Different ways of exposing data to qml



  • Hi

    What are the different ways to expose data to qml and what is the difference between them (particularly between qmlRegisterType and QQmlContext)?

    Thanks in advance.



  • I feel like this documentation is very good : http://doc.qt.io/qt-5/qtqml-cppintegration-overview.html , just forget about the Interacting with QML Objects from C++ section, it's generally considered bad practice (https://youtu.be/vzs5VPTf4QQ?t=23m19s & the relevant warning in the linked section).

    If you have questions left answered after reading this, you can ask them then here. It's better than starting to paraphrasing the good Qt documentation.





  • @GrecKo thanks a lot.

    Could you please explain the differences between Qqmlcontext and qmlregistertype with examples?

    Regards
    Nitheesh.



  • @VRonin awesome document.

    Thanks a lot. Can you please demonstrate the differences with an example?



  • @Nitheesh said in Different ways of exposing data to qml:

    Could you please explain the differences between Qqmlcontext and qmlregistertype with examples?

    No examples here, just explanation.

    You register a type if you want to have a new type in QML. Think about those which you use in QML: Item, Text, Rectangle... Now you want to have a new type but creating it in a normal QML way, extending an existing one in QML syntax, isn't enough for you. Think about

    Item{property string name:""}
    

    It is a component which has the same name than the file it is in. But you want special behaviour which you can't easily do in QML and you want a reusable type from which you can create QML objects. You can implement it in C++ and register it. You don't create or destroy those objects in C++ but in QML, just like other QML objects.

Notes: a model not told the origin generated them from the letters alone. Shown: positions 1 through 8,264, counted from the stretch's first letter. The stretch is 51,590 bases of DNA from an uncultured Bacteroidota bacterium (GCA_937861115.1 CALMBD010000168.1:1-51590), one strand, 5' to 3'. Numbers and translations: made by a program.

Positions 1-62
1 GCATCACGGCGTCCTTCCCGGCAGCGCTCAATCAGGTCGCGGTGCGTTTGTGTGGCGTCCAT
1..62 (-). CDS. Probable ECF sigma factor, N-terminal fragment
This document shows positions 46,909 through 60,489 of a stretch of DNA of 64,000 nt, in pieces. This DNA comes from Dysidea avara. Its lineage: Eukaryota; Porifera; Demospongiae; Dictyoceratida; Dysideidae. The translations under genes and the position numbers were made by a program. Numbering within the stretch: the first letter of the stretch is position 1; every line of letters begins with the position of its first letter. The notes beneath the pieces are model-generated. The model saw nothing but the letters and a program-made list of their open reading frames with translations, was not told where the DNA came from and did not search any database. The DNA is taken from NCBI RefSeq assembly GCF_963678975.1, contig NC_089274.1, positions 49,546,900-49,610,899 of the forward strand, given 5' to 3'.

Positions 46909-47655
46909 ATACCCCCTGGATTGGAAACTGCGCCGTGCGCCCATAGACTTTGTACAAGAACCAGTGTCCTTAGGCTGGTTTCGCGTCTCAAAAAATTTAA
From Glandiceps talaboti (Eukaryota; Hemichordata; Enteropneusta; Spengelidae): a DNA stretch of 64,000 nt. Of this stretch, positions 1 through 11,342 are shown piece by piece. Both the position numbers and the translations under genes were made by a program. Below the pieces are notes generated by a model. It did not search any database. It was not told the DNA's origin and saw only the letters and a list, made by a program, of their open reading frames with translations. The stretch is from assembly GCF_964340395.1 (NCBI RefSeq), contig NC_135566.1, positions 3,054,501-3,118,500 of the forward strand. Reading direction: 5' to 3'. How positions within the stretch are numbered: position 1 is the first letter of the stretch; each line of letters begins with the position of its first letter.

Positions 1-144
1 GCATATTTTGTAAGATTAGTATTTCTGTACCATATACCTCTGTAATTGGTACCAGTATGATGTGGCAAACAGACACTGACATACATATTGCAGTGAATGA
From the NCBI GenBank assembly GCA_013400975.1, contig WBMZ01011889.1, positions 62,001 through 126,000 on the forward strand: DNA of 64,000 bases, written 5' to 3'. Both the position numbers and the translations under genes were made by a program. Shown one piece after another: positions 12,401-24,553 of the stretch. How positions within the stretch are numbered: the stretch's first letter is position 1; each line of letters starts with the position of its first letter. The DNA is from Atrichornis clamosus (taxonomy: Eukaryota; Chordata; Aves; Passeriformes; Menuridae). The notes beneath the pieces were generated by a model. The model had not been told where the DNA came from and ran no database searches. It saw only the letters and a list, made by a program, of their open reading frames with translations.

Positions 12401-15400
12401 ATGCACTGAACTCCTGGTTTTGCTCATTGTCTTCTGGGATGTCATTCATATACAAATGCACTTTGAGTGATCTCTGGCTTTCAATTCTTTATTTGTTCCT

So, it's a way to extend the QML type system.

    I suppose by QQmlContext you mean QQmlContext::setContextProperty(). You can write a C++ class which inherits QObject and then create an object of that class in C++. Then you can set is as a context property for QML. It becomes a global object in your QML. Its public slots, signals, Q_INVOKABLE functions and some other are visible and usable in QML/javascript as if it were a QML object with properties and functions. But the object is just one global object, you don't create or destroy it in QML but in C++.

    So, it's a way to expose your C++ objects, created and living in C++, to be used in your QML code.



  • @Nitheesh Another way to think about it could be this:

    There are simplistically said basically two differents way to write an application with QML.

    One is to minimize the C++ part: you can have only main.cpp with no C++ objects (other than the QML engine) in it, and you write your app with QML and javascript. Now you can extend the QML type system by writing a class in C++, but you don't use it in C++. You just register the class.

    The second is to have a C++ backend/business logic with several classes, and objects of those classes when the app is run. Think about a GUI agnostic library, engine or server program. Now you can expose as context properties some C++ objects of that backend to the QML GUI so that runtime interaction between the GUI and the backend is possible.

    Actually only the latter, context property, is a way of "exposing data to qml", if by that you mean exposing runtime C++ objects from a C++ backend.


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